Brandon: [00:23:20] Sure. Yeah. And you know for us because this has been something that we’ve been walking in for the last two and a half years, that has a very unique flavor. Because our son is Tanzanian, and we’re American, and we knew him. I actually knew my son before I knew my wife because we adopted him from the children’s home we used to work at. So that has a unique flavor. And of course, because we’re Americans and you know we’re a multicultural family, that’s going to happen. But the even more intriguing thing is if you have a Tanzanian couple that adopts or brings a kid in that has been living in an orphanage, and this is something that we focus on. We promote domestic adoption, it has to be something within the continuum of care for kids that don’t have an opportunity to return to their families of origin. So, we do promote adoption and you can have a kid that’s been living you know within their home country and living for years on end within an institution, and then they don’t leave the country, they may not even leave the town or the city. They just enter into a family environment and they have to learn a different culture. Their culture is the culture of their country. So, if I go from Moshi and then I drive an hour and a half to Arusha, or if I drive to the coast and go to Tanaga, you know there’s going to be a lot of elements that are similar because of Tanzanian culture. But if a kid has been spending years on end or the majority of their childhood in a children’s home, they’ve learned an alternative culture that doesn’t actually translate. And that’s part of the issue with aging out, as you mentioned. So, we can be really great about you know getting them education, and education is important. But within education, that’s also an institution. So, the kid isn’t necessarily learning a lot about how normal society works, they’re just continuing to function in an institution. So, you can focus on the education, you can do vocational training, all of those things are great for helping a kid when they do age out. But if they don’t know how to get on public transport, or if they don’t know how to just have a secure social network within their community, they’re going to still be very much at risk. And then they’ve learned how to basically be dependent on this institution. So, there’s a lot of really difficult things that kids do face once they’ve aged out of these residential care facilities.
Sandie: [00:25:49] So let me ask you the really big question if we quit supporting orphanages won’t that leave millions of children in crisis?
Brandon: [00:26:01] So you can’t do it overnight. There has to be a transition that takes place. So, the estimates on a number of kids are actually living in residential care, it’s a bit of a broad range actually. And one of the reasons that it’s hard to gauge is because it’s really hard when so many orphanages open up and you don’t even know that they exist. And yet those kids would still count within whatever that number is. So, when you talk about millions, so with kids that are living worldwide within residential care right now it’s somewhere between two and eight million. And so, like I said it’s a bit of a range. Now I tend to think that it’s higher on the range. So, let’s just say there are eight million kids, if all the funding just stopped, what would happen with those kids? You have to have a very thought out and a very intentional. And there are great resources out there. We call this transition in care. One of my favorite organizations is Faith to Action Initiative, they have a great manual on transitioning. So, if an orphanage or a residential care facility is recognized, there are things that we can do to help these kids. Let’s shut down operations, but let’s start the transition. Then you know you don’t just stop donating, you keep supporting the same organization, but now they are promoting family-based solutions. So, then you can have some of the caregivers maybe you send them to school and they become social workers. Maybe you have some of them that you know are community development or they’re engaged in the community. And maybe some of them you know have to be let go. There are ways that you can actually transition care, and it can’t be an overnight thing. Everything takes time and it is true that the funding is a big thing. So, I used to do the books at a children’s home and if I had, and this is several years ago now I’m sure that a budget is grown, but if I had what they made in one month, it would last us to serve twice as many kids for six months and they would be within families. So, it is true that there are needs for donors to support kids in a way that promotes them to be in family-based services, so there does have to be a big shift in the finances. But a shift in the finances is only one part of it. You also have to have a shift where people say you know what if we look at all the different alternatives within the continuum of care, we can see that OK everybody at least you know in our region or you know we’ve got the residential thing down, there are lots of residential are all these ways that we can support a vulnerable mother, a single mother so she doesn’t give up her kids. Why don’t we focus on prevention?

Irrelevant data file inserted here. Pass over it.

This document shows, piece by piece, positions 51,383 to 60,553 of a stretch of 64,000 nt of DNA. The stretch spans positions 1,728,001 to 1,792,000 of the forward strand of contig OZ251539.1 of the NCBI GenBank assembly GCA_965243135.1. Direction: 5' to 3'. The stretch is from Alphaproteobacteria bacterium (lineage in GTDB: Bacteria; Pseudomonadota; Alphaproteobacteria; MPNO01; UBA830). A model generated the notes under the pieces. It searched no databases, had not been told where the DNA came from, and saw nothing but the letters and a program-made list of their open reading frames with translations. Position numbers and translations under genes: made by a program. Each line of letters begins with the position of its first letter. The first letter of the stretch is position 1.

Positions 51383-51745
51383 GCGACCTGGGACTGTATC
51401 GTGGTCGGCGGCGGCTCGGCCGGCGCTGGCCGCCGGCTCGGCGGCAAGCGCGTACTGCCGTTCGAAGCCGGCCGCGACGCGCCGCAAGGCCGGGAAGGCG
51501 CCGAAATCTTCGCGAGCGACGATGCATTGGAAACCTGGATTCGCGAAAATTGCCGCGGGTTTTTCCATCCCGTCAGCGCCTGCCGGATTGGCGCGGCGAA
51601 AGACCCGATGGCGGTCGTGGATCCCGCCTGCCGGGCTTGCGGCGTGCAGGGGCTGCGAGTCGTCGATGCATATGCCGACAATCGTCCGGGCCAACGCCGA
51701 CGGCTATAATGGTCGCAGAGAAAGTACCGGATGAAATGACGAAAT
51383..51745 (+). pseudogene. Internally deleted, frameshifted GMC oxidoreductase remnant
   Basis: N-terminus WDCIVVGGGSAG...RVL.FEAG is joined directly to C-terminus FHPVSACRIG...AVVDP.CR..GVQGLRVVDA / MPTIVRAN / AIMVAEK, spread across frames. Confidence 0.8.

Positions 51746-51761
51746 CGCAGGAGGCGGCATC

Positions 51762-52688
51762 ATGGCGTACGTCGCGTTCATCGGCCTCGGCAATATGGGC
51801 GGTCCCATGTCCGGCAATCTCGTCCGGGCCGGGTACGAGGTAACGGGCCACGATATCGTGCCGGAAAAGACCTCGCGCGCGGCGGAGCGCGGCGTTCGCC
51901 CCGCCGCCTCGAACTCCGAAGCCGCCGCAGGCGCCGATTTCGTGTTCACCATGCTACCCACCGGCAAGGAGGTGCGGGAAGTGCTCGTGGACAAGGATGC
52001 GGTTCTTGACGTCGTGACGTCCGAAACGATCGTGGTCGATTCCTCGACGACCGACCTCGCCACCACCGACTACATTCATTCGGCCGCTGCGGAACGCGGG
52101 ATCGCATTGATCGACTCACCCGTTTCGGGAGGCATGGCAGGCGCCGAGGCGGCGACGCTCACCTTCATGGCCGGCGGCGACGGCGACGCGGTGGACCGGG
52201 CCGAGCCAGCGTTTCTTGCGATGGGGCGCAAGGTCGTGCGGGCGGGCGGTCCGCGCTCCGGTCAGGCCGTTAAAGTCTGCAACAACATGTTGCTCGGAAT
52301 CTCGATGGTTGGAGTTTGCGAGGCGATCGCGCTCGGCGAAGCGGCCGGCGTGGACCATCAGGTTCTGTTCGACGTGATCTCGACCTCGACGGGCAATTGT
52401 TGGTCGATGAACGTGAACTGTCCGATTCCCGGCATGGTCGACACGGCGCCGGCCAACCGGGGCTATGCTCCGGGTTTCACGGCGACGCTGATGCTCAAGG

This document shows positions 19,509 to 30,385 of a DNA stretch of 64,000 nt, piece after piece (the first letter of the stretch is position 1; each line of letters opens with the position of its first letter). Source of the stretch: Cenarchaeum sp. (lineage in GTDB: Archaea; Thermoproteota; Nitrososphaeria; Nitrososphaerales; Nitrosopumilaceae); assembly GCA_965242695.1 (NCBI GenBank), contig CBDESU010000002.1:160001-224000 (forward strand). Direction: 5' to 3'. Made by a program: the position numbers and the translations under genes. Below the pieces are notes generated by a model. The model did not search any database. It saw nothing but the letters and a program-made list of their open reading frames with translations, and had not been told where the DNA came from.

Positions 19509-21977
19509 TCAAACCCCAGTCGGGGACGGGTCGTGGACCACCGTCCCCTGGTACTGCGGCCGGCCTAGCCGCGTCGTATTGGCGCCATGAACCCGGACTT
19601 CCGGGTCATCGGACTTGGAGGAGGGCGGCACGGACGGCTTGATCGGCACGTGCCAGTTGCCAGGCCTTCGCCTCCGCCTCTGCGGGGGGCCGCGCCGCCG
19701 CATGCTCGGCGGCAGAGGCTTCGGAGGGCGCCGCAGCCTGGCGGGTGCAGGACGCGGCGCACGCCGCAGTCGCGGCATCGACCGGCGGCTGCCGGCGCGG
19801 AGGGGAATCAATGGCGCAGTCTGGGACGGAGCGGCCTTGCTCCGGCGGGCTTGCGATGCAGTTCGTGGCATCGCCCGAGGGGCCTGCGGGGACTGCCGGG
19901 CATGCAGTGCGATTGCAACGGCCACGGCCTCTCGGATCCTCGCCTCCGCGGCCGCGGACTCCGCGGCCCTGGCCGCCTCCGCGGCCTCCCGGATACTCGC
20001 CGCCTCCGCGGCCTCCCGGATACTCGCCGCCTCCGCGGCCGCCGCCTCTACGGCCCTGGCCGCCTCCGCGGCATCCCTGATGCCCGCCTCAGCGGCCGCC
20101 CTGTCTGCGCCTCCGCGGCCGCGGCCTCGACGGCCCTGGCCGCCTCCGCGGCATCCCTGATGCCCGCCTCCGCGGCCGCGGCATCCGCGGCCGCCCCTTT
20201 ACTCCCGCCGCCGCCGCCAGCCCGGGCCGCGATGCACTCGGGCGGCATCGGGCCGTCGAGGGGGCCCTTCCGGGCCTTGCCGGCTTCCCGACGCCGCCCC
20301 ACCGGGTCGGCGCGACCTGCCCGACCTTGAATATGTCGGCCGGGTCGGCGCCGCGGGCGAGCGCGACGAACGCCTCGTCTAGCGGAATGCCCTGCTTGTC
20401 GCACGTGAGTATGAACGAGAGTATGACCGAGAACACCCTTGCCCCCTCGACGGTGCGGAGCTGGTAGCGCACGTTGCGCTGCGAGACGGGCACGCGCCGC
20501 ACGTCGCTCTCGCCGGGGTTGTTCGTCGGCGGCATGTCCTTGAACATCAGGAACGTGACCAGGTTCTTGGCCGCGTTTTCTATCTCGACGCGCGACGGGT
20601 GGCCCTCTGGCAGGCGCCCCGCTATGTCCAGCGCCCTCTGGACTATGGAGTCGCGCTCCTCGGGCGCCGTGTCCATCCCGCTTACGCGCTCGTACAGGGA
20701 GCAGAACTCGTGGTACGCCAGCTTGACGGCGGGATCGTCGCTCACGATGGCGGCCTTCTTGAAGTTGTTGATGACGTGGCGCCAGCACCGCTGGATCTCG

Sandie: [00:28:59] What you’ve done for us as listeners in our community is you’ve really helped us understand the importance of a family-centered approach. And you’ve also given us several tools, and I just want everybody to know that all the tools you’ve mentioned you’ve already sent the links to me and they’ll be posted in the show notes here. It’s amazing how fast a half an hour goes, and if people have more questions is it alright if we forward those on to you.?
Brandon: [00:29:29] Absolutely. Yeah, we always love to engage.
Sandie: [00:29:32] I’d love to see practitioner communities kind of grow out of how you can connect here on Ending Human Trafficking. But Brandon, we could talk for an hour easily. We already have a couple of times. So, thank you so much for sharing your experience for your journey. I love that I hear that righteous indignation, that sounds like a father. And I also appreciate the fact that you are willing to share that when you started, you were in the same place that many others are. And as my students come to Vanguard, many of them sign up for my classes because they think someday they’re going to go open an orphanage. And I want them to see some different ways that they can do that. And as our listeners, I hope that you will follow up, send this, share it, send it to your church if they support an orphanage to help figure out some of those transitions and ways to improve the lives of now close to eight million children who are living in orphanages instead of families, the way God designed our children to grow up. So, thank you so much for being on the show, Brandon, and we hope that if you have a question you’ll send us an email at email@example.com.
Dave: [00:30:55] Sandie, I echo what you’ve said here. So much of this episode, I was just absorbing everything not having had any personal experience with the work Brandon’s doing. It’s just fantastic what’s happening, and so much for us to explore. Please do check out the show notes. Also, remember that if you’re wanting to be challenged with new knowledge, a new perspective, and most importantly building new relationships and partnerships a great way to do that is to connect with our Ensure Justice conference coming up March 2nd and 3rd 2018 here in Southern California. If you have not yet looked into that, you can find out more at ensurejustice.com. And we look forward to meeting you in person there at in March 2018. Sandie, I’ll see you again in two weeks.
Sandie: [00:31:46] Can’t wait.